‘JoePa’ brought himself down

On Nov. 9, a group of Penn State University students staged a riot. They were reacting in protest to the firing of long-time Penn State Nittany Lions football coach Joe “JoePa” Paterno. The back story to this has gone viral, but in case you missed it, here’s the condensed version.
In 2002, Penn State Assistant Coach Mike McQueary witnessed the alleged rape of a 10-year-old boy by 58-year-old Jerry Sandusky, a former coach under Paterno. Instead of summoning police or intervening after he witnessed Sandusky in an allegedly compromising position with a boy in a shower facility, strapping 28-year-old McQueary went home and told his dad about the incident. The following day, he notified coach Paterno. Paterno, in turn, punted this disturbing information up to Penn State Athletic Director Tim Curley. After this double-handoff, no further action was taken.
Details are sketchy and change by the hour, but the stench behind this apparent cover-up is worse than the Lions’ locker room after drills. Not one of these men saw fit to call the cops or alert Child Services. Nor did they even trouble themselves to learn the fate of the molested child. In fact, not one of these gridiron “heroes” did the decent thing; the proper thing; the moral thing; the right thing. They did, however, continue to win football games– a favored pursuit that crams Penn State’s coffers with millions of dollars annually.  Apparently, they were more concerned with guarding the sanctity of the organization – and their posts within it – than saving an innocent child, and potentially many others from a determined sexual predator.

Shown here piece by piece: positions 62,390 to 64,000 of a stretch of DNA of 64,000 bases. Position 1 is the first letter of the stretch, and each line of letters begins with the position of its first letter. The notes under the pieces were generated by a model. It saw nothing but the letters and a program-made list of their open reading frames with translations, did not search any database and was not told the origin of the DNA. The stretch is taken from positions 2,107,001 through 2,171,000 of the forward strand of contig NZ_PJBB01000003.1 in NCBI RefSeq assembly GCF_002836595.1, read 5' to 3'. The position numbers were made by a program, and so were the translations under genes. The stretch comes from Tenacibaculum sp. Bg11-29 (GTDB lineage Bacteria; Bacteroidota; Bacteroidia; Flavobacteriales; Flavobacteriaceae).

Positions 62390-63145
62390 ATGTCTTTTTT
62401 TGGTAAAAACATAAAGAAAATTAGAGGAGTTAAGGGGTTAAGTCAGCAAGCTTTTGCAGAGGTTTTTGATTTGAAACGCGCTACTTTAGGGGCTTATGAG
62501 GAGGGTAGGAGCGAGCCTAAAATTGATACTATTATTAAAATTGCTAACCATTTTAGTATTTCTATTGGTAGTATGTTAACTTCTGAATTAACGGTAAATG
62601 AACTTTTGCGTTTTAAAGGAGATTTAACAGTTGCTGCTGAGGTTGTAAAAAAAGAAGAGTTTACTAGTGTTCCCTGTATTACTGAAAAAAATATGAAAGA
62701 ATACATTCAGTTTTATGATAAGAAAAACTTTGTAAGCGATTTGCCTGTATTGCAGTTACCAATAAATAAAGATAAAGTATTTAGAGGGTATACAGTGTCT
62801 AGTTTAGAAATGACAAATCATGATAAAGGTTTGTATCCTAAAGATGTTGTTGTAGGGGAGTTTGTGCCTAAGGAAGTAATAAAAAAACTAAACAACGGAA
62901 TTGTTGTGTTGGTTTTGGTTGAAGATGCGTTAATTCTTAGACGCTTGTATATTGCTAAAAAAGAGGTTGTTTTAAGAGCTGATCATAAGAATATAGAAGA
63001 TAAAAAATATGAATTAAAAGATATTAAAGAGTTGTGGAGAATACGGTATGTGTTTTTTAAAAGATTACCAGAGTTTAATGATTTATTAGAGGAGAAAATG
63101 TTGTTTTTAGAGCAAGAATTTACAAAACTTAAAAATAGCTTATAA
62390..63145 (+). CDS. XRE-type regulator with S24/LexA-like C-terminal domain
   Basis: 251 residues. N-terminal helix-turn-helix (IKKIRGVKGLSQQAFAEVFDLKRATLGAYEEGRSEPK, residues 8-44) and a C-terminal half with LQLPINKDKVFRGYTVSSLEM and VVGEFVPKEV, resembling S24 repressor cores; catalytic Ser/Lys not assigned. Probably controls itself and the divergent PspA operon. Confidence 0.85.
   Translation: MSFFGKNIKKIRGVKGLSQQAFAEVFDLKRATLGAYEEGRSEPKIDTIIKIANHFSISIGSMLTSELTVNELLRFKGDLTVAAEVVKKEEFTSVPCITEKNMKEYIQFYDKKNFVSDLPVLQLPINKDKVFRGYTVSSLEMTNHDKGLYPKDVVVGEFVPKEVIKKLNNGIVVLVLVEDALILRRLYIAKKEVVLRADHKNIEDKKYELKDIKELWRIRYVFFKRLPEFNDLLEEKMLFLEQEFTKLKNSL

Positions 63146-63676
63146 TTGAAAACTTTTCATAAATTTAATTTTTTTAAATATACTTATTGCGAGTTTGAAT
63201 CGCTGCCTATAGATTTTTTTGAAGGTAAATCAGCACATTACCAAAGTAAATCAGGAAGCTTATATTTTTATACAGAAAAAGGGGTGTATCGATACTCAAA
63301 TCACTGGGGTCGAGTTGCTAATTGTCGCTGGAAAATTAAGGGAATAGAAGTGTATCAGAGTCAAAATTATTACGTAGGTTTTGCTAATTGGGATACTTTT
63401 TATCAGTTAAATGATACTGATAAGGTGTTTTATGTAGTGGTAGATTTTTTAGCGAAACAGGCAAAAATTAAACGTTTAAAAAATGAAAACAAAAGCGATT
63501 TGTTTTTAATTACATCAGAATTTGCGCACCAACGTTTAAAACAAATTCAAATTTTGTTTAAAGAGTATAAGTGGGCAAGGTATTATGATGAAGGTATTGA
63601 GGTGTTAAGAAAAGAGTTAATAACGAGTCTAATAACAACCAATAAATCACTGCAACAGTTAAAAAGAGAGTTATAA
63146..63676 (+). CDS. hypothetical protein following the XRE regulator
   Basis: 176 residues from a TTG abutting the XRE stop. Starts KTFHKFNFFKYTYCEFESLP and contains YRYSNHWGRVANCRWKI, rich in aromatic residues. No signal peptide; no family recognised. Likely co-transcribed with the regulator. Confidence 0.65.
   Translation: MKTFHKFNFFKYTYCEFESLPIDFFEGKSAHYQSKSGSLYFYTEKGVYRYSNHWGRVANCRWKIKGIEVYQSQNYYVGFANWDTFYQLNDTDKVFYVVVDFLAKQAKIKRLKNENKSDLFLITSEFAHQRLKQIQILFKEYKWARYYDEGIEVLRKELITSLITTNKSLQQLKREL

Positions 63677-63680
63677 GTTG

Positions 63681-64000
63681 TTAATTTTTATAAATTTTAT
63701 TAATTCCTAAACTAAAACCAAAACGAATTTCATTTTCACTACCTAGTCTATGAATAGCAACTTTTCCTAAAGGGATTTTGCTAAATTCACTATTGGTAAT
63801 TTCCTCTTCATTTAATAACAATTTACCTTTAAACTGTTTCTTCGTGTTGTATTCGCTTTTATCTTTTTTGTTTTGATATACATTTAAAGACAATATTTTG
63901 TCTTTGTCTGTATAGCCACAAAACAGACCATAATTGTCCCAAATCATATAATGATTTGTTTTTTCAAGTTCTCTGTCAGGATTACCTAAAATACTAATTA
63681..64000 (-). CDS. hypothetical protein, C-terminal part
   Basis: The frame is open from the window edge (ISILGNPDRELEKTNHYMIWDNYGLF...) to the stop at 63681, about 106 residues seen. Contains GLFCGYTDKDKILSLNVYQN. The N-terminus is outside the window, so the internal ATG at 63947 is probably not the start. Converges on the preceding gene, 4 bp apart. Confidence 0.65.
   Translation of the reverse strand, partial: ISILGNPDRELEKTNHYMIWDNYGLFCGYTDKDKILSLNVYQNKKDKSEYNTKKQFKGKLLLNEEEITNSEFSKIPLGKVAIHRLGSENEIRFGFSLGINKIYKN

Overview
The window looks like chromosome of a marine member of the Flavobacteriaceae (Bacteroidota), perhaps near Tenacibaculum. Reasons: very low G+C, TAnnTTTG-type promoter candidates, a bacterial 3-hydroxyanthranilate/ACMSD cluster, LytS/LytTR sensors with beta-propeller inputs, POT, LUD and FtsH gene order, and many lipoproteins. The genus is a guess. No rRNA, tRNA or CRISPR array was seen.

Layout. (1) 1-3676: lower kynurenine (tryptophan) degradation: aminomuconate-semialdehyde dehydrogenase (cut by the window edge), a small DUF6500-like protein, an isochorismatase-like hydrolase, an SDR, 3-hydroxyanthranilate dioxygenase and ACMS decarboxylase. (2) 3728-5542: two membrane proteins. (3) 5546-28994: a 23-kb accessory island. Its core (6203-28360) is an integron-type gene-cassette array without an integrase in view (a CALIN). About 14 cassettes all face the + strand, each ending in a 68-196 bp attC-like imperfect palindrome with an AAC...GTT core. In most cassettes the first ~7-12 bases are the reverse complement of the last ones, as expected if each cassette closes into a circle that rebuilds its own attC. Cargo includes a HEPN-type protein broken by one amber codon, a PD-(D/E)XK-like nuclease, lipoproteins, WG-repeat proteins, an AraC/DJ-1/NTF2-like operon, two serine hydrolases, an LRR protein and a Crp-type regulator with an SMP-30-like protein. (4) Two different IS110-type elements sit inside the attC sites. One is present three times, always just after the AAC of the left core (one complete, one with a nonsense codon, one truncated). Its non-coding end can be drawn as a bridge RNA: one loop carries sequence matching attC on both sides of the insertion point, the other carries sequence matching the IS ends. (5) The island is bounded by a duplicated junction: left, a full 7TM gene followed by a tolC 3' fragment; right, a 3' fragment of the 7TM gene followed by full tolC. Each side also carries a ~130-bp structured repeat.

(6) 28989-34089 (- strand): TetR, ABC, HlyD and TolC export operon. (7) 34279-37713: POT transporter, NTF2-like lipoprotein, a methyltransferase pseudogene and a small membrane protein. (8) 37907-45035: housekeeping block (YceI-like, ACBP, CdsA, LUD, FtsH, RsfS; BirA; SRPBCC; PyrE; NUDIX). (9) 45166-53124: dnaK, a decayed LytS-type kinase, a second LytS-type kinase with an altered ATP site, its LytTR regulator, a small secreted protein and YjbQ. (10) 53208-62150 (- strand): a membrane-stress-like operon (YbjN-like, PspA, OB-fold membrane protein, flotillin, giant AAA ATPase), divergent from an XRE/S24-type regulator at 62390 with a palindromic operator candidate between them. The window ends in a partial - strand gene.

Last week, Penn State honchos finally caved in to the war drums sounding for Paterno’s release. In a protectionist move, they unceremoniously canned Paterno after 46 years as their head football coach without as much as a thanks-for-the-memories handshake. That’s hardly surprising. Penn State is a business first and foremost; all the rest is simple window dressing. Anything that hurts the brand has to go–even Paterno. When a group of loyal students caught wind of this perceived injustice they went on a tear, flipping over a news van and committing other acts of vandalism. They had unwavering faith in JoePa to the bitter end. Blind faith.
A strange brain-fog sometimes engulfs sport fans. Who can forget O.J. Simpson and the infamous slow-speed car chase? During the pursuit a desperate and repentant O.J. nearly confessed to the horrendous crimes for which he would soon be charged. But even as it appeared almost certain that the “Juice” was a murderer, rabid football fans still cheered him on from overpasses as he ran from the law. From their perspective, O.J. was like a god, only swifter-footed. So what if he had a dark side. He still had that Heisman!
The JoePa scandal has triggered a similar response in some fans. Paterno, like Simpson, seems larger than life. His tenure and win record at Penn State is without peer. He is a living icon, plain and simple. But this icon, like Simpson, is in reality just a man and a flawed one at that. When presented an opportunity to become a real hero by turning over an alleged vicious child molester over to authorities, Paterno cowered.
No matter what his supporters say or do, no matter how many news vans they flip over, it’s a sad fact that they simply cannot escape. Paterno earned this fate as surely as he earned his bowl victories. Only time will tell what his legacy will be.
 — Jeff Bahr

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